One of the best analogies from the clergy’s arguments was of a deli. The ObamaCare contraception legislation is like requiring Jewish deli to serve ham. This raises the question “Why does management have to hire Jewish doctors in a Christian hospital?” Of course the answer to that is so the Jewish doctors can work in the Christian hospital emergency room on Easter and Christmas. Where do we draw the line? What if the individual is a Rastafarian? This woman had no business in that discussion.

    I’m glad Rush reassures everyone that what goes on in the bedroom is no one’s business, and I applaud him for implying that the President Who is Not President Bush is reviewing the citizens’ bedroom habits. Who wouldn’t be so engorged with rage they would lash out at someone with poorly chosen words?

    My choice of words was not the best, and in the attempt to be humorous, I created a national stir. I sincerely apologize to Ms. Fluke for the insulting word choices.”

    He finishes strong and with a powerful finale.

    I think it is important to understand that behind this whole crazy debate are two people with hopes, dreams and feelings. Sure one of them might be a private citizen/student/activist. But one of the parties in this very public discourse is a businessman that has made gazillions speaking to the hearts of America with dignity and listening to them after careful pre-on-air vetting by his staff. It is about free speech and freedom of religion. He’s really just above the fray.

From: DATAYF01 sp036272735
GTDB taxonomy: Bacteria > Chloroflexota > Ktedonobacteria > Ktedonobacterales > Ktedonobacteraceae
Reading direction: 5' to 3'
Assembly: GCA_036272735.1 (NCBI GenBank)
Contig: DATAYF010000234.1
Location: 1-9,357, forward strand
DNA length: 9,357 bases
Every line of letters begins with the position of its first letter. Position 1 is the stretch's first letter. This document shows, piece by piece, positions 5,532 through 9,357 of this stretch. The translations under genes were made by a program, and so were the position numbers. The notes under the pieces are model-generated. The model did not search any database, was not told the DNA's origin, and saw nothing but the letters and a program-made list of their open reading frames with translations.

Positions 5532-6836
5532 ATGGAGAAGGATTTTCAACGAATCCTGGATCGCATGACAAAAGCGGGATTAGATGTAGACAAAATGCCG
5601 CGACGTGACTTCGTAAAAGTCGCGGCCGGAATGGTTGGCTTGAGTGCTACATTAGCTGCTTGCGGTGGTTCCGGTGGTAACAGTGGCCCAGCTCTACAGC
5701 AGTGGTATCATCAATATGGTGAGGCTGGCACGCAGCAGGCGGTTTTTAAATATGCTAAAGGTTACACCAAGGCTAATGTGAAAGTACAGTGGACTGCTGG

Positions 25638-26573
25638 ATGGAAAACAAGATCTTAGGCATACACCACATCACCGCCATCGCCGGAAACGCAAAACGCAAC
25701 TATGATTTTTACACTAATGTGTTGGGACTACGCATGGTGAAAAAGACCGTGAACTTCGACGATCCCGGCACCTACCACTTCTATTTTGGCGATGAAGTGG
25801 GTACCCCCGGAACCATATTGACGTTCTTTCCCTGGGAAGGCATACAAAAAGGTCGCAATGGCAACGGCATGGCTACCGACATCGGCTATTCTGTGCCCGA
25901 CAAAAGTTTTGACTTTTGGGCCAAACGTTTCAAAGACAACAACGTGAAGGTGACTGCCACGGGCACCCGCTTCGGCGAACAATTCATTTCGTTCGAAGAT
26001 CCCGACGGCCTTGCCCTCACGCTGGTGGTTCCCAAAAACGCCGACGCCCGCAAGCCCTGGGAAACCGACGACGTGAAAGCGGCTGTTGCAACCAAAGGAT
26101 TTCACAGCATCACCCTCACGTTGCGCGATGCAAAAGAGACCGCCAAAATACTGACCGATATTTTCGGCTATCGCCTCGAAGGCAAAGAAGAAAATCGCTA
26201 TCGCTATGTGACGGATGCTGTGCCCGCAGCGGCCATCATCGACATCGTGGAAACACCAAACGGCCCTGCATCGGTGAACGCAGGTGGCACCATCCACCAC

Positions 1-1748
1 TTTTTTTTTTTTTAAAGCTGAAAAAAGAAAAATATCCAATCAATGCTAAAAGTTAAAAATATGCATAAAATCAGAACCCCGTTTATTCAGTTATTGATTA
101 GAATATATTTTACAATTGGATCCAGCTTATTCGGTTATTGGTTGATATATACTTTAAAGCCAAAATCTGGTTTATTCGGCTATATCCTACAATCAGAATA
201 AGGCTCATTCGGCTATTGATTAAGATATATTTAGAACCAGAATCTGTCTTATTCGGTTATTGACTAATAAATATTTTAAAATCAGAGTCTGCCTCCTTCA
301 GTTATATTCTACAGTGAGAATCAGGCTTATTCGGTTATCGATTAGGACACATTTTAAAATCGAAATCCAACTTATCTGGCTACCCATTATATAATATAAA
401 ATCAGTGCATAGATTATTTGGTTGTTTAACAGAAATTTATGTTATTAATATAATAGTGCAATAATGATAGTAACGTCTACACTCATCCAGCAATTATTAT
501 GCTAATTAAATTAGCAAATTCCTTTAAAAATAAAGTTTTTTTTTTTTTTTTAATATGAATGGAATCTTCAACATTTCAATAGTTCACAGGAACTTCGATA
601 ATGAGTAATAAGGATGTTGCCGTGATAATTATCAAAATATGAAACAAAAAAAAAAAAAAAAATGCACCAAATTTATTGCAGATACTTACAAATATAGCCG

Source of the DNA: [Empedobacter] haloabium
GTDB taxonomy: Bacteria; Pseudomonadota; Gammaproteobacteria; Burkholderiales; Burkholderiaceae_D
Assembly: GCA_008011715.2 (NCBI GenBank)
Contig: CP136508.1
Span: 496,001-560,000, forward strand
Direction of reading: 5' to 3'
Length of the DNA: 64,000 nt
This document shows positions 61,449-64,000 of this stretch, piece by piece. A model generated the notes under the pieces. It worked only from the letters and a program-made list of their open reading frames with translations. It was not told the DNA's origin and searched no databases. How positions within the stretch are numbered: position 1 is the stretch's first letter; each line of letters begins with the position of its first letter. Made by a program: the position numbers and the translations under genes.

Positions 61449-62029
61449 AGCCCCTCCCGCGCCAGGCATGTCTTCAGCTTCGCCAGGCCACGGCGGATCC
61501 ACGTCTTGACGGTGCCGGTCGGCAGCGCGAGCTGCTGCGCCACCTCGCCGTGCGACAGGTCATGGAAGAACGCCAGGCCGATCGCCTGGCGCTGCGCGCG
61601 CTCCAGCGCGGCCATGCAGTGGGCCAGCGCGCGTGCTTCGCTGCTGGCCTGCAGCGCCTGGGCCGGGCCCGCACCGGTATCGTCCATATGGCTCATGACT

I think his apology was perfect.

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    About The Author
    Blanche Beecham "Blanche Beecham lends a soft, learned hand to the fourth estate with incite-full investigations on diverse topics such as Politics, Love, and Lifestyle. Her many years experience as a wife, mother, ladies book club president and financial auditor make her well suited to ferreting out the truth and giving it a sound shake." - Rev. Jackson Lee Whitebelley, Publisher and Editor of "The Incubator" - Follow me on Twitter! @BLANCHEBEECHAM